We meet a lot of teachers who feel that the hamburger paragraph is not the most authentic type of writing you can ask your students to write; in truth, you don't see a lot of hamburger paragraphs in real-world writing. Alas, hamburger paragraphs seem to be one of those school-only writing tools; I can't bad-mouth them myself, for they do help students who have little or no understanding of how to structure a paragraph.
We offer below three other structures for writing that we feel would work equally well as an "exit ticket" for student writers.
Exit Ticket Variation #1:
Important Book-inspired Exit Tickets. These passages are similar to hamburger paragraphs but different enough so that students aren't aware they are still learning paragraph basics. Look over our lesson on teaching students how to write Important Book Passages. Once students understand the format, assign them to write these paragraphs at the end of lectures, at the end of note-taking sessions, at the end of chapter readings: The important thing about the Battle of Gettysburg is... The important thing about DNA is... The important thing about mean, median, and mode is...
Exit Ticket Variation #2:
Non-Linguistic Exit Tickets. As part of his Exit Tickets Across the Curriculum Workshop, Corbett Harrison created this new variation of an Exit Ticket that has become very popular in Northern Nevada. Robert Marzano's research (from Classroom Instruction that Works) discusses the importance of using more non-linguistic representations with students as a way to deepen their thinking, and Corbett's Non-Linguistic Exit Tickets require students to respond to an Exit Ticket question with two sentences and three non-linguistic representations.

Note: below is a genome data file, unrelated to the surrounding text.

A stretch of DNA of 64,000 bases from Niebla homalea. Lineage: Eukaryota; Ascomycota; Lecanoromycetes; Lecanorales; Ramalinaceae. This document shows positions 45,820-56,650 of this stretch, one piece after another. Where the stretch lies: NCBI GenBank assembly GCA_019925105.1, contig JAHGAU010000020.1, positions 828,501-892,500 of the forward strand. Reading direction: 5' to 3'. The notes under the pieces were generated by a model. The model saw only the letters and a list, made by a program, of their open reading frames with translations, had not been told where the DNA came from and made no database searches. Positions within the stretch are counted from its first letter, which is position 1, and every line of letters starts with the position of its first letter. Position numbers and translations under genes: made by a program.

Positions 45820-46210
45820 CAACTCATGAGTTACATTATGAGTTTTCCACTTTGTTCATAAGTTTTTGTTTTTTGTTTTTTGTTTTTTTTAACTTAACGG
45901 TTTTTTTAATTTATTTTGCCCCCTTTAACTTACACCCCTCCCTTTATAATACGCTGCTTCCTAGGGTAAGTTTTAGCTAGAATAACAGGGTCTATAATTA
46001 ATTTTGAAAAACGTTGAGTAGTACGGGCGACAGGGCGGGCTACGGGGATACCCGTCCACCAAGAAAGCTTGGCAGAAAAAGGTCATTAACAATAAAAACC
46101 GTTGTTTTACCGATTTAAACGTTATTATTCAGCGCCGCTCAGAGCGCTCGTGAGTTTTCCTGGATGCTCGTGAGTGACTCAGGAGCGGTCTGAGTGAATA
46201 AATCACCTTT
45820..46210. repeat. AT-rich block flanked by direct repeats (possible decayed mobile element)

(click on image to view this NL Exit Ticket in larger form)
Exit Ticket Variation #3:
Haiku Riddle Exit Tickets. Respond to the heart of a lesson with just seventeen syllables or words! Sounds easy, but it's not. Look over our lesson on teaching students how to write Haiku Riddles. Once students understand the format of a haiku, require them to be written at the end of lectures, note-taking sessions, or at the end of a chapter reading.
Northern Nevada teacher Johnna Ramos teaches Exit Tickets to her third graders. Here's how she uses them:
- Pose a question at the beginning of a lesson;
- Students will listen better to the lesson if they know the Exit Ticket question beforehand;
- Students must write a CR that answers the question to exit.
- Post baseline scores on a class chart (no names!) that shows how their first Exit Ticket CR went.
- Set a class goal with each new Exit Ticket question.
Here is Johnna's Ticket Out poster that hangs on her door early on in the school year. Her students attach Post-It Note Exit Tickets to the poster on their way out to recess:
As the school year progresses, Johnna has her students learn to write Constructed Responses, which become more detailed formats for her third graders' Exit Tickets. Here is Johnna's interactive writing she does with her students to teach them how to create these longer and more detailed Exit Tickets.